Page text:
Lemma 53.3.5. Let $k$ be a field. Let $X$ be a proper curve over $k$ with $H^0(X, \mathcal{O}_ X) = k$. If $X$ has a $\mathfrak g^ r_ d$, then $r \leq d$. If equality holds, then $H^1(X, \mathcal{O}_ X) = 0$, i.e., the genus of $X$ (Definition 53.8.1) is $0$.

**Proof.**
Let $(\mathcal{L}, V)$ be a $\mathfrak g^ r_ d$. Since this will only increase $r$, we may assume $V = H^0(X, \mathcal{L})$. Choose a nonzero element $s \in V$. Then the zero scheme of $s$ is an effective Cartier divisor $D \subset X$, we have $\mathcal{L} = \mathcal{O}_ X(D)$, and we have a short exact sequence

see Divisors, Lemma 31.14.10 and Remark 31.14.11. By Varieties, Lemma 33.44.9 we have $\deg (D) = \deg (\mathcal{L}) = d$. Since $D$ is an Artinian scheme we have $\mathcal{L}|_ D \cong \mathcal{O}_ D$^{1}. Thus

On the other hand, by assumption $\dim _ k H^0(X, \mathcal{O}_ X) = 1$ and $\dim H^0(X, \mathcal{L}) = r + 1$. We conclude that $r + 1 \leq 1 + d$, i.e., $r \leq d$ as in the lemma.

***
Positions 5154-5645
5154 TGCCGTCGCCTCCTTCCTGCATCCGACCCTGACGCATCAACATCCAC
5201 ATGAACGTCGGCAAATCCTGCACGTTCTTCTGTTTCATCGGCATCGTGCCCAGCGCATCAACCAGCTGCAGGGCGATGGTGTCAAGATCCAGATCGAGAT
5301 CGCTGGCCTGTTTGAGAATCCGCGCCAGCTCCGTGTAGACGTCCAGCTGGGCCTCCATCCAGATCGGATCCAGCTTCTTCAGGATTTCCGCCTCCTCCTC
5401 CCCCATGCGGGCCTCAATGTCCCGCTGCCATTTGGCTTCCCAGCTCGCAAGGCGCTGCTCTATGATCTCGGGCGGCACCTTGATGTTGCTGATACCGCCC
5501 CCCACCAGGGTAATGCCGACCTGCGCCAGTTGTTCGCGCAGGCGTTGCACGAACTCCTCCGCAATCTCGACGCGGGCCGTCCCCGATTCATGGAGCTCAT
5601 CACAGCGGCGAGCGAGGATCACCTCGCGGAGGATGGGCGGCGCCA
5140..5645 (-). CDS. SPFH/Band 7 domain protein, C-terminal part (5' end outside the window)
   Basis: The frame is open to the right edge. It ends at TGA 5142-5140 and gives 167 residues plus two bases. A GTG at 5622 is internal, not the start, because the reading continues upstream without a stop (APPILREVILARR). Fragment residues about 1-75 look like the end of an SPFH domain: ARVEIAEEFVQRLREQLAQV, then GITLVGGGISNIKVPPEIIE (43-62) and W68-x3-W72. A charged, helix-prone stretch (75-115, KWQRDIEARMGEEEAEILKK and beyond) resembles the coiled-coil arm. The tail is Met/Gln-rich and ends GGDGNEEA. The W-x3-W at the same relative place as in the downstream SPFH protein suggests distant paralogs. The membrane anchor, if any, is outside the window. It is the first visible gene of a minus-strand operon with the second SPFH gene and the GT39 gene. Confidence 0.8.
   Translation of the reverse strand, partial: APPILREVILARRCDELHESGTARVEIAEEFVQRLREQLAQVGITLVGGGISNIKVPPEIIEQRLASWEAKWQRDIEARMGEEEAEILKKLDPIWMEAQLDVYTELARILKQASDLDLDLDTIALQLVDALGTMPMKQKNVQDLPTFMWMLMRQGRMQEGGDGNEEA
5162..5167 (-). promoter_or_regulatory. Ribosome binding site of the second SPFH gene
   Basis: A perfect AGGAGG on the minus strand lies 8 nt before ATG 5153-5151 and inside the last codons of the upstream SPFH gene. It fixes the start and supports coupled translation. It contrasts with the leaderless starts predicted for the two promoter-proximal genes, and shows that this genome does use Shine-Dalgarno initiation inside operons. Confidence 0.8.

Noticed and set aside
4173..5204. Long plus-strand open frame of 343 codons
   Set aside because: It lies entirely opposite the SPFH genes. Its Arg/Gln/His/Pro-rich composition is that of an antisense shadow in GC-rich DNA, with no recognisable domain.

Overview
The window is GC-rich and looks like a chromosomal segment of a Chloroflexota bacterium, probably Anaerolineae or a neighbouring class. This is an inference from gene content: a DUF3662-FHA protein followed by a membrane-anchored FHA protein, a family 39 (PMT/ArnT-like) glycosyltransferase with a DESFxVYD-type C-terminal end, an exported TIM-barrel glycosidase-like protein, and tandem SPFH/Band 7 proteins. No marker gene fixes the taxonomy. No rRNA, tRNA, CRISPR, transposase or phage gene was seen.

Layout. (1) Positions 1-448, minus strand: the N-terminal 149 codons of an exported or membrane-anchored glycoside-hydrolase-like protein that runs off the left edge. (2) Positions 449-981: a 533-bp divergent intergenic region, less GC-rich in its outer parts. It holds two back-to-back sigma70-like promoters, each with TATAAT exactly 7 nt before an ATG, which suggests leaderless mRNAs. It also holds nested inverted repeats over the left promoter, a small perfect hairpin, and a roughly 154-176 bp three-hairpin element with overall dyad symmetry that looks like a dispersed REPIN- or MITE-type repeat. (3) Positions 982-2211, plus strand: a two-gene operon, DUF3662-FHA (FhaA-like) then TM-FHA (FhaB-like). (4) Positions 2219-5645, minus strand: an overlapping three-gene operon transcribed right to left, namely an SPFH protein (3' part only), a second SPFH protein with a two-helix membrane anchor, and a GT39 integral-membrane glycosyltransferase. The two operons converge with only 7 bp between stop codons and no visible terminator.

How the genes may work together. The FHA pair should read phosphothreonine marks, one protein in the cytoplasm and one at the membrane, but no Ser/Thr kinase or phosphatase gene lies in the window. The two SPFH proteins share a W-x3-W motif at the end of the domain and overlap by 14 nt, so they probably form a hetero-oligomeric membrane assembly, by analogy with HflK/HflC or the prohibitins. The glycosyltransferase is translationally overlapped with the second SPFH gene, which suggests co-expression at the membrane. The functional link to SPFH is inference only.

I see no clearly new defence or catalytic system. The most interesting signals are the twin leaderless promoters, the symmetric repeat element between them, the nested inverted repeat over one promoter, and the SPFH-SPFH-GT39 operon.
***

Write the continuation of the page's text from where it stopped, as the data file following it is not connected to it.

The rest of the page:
Assume equality holds. Then $H^0(X, \mathcal{L}) \to H^0(X, \mathcal{L}|_ D)$ is surjective. If we knew that $H^1(X, \mathcal{L})$ was zero, then we would conclude that $H^1(X, \mathcal{O}_ X)$ is zero by the long exact cohomology sequence and the proof would be complete. Our strategy will be to replace $\mathcal{L}$ by a large power which has vanishing. As $\mathcal{L}|_ D$ is the trivial invertible module (see above), we can find a section $t$ of $\mathcal{L}$ whose restriction of $D$ generates $\mathcal{L}|_ D$. Consider the multiplication map

and consider the short exact sequence

Since $H^0(\mathcal{L}) \to H^0(\mathcal{L}|_ D)$ is surjective and since $t$ maps to a trivialization of $\mathcal{L}|_ D$ we see that $\mu (H^0(X, \mathcal{L}) \otimes t)$ gives a subspace of $H^0(X, \mathcal{L}^{\otimes 2})$ surjecting onto the global sections of $\mathcal{L}^{\otimes 2}|_ D$. Thus we see that

Ok, so $\mathcal{L}^{\otimes 2}$ has the same property as $\mathcal{L}$, i.e., that the dimension of the space of global sections is equal to the degree plus one. Since $\mathcal{L}$ is ample (Varieties, Lemma 33.44.14) there exists some $n_0$ such that $\mathcal{L}^{\otimes n}$ has vanishing $H^1$ for all $n \geq n_0$ (Cohomology of Schemes, Lemma 30.16.1). Thus applying the argument above to $\mathcal{L}^{\otimes n}$ with $n = 2^ m$ for some sufficiently large $m$ we conclude the lemma is true. $\square$

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